Byzantine & Post-Byzantine Monuments,
The church is a rectangular building with a narthex, a domed, cross-in-square
naos and a tripartite sanctuary with a five-sided conch. A smaller dome covers
the central part of the narthex. Two chapels are attached at the east ends of
the north and south sides. The chapels originally flanked the ends of the U-shaped
ambulatory that once surrounded the naos.
The church was the catholicon (main church) of the Monastery of Theotocos
Perivleptos, built at the end of the 13th or the beginning of the 14th century,
by James, the metropolitan bishop of Thessalonike. During the Turkish occupation
it was converted into a mosque, probably between the years 1568-1571. Nearly all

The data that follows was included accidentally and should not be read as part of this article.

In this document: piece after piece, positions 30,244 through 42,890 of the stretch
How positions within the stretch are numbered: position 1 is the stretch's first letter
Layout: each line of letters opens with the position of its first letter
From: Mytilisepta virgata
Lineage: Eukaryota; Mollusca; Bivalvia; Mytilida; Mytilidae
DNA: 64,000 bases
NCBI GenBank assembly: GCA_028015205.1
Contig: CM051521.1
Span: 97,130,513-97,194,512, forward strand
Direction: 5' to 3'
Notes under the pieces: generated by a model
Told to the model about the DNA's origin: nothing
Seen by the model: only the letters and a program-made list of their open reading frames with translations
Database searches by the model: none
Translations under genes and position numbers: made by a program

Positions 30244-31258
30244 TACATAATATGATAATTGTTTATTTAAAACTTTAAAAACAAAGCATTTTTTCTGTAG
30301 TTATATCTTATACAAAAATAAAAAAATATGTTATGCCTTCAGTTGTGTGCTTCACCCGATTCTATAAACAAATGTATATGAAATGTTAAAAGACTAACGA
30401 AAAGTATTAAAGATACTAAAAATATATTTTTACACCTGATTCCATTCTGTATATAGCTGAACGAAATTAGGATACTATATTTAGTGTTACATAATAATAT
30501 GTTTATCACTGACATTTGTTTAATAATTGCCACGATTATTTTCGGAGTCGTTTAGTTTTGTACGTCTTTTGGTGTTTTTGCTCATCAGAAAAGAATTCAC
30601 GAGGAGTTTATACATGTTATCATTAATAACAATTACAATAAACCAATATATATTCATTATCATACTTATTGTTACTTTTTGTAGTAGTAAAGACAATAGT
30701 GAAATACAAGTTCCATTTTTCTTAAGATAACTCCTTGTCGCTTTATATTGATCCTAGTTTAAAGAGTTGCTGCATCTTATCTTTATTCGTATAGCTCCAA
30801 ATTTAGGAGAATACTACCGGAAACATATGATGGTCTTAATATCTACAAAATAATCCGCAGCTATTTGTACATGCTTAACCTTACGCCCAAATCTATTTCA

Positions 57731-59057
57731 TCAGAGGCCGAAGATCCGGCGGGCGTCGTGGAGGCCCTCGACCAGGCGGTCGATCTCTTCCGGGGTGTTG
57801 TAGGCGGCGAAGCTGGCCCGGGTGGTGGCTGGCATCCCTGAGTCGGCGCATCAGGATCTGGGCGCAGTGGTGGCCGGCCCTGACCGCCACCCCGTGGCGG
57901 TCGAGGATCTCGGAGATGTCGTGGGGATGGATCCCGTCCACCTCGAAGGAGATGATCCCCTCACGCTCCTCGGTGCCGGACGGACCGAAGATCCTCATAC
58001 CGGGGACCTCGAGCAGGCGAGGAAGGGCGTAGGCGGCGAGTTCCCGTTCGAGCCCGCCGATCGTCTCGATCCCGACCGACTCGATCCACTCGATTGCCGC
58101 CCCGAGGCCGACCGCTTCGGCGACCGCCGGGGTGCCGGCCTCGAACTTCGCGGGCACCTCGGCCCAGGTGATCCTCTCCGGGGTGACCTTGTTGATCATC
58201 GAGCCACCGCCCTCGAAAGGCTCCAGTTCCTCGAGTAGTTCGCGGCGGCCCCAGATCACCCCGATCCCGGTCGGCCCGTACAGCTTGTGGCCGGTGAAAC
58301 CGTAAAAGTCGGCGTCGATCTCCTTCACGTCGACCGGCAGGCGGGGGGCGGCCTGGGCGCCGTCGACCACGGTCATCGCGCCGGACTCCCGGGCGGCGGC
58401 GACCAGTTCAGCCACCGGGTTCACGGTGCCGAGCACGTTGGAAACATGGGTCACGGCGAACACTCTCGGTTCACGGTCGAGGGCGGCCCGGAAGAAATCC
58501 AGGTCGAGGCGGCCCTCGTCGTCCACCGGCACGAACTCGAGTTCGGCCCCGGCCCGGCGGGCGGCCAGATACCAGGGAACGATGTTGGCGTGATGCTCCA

the frescoes that adorned the interior of the church were then hammered down and
its walls whitewashed. After the liberation of the city in 1912, the monument
was restored to Christian worship.
Excavations in the front courtyard of the church were conducted by
the 9th E.B.A. in 1973. After the earthquake of 1978, several trenches were opened
inside the building and in the surrounding area.
The restoration of the monument is still in progress.
When the monument is completely restored, it will be turned over to
Byzantine & Post-Byzantine Monuments
Art & culture
- Cultural Heritage
- World Heritage Monument (UNESCO)
- On site monuments
- Churches: Late Byzantine period, AD 1204-1453
- As a monument is administered by: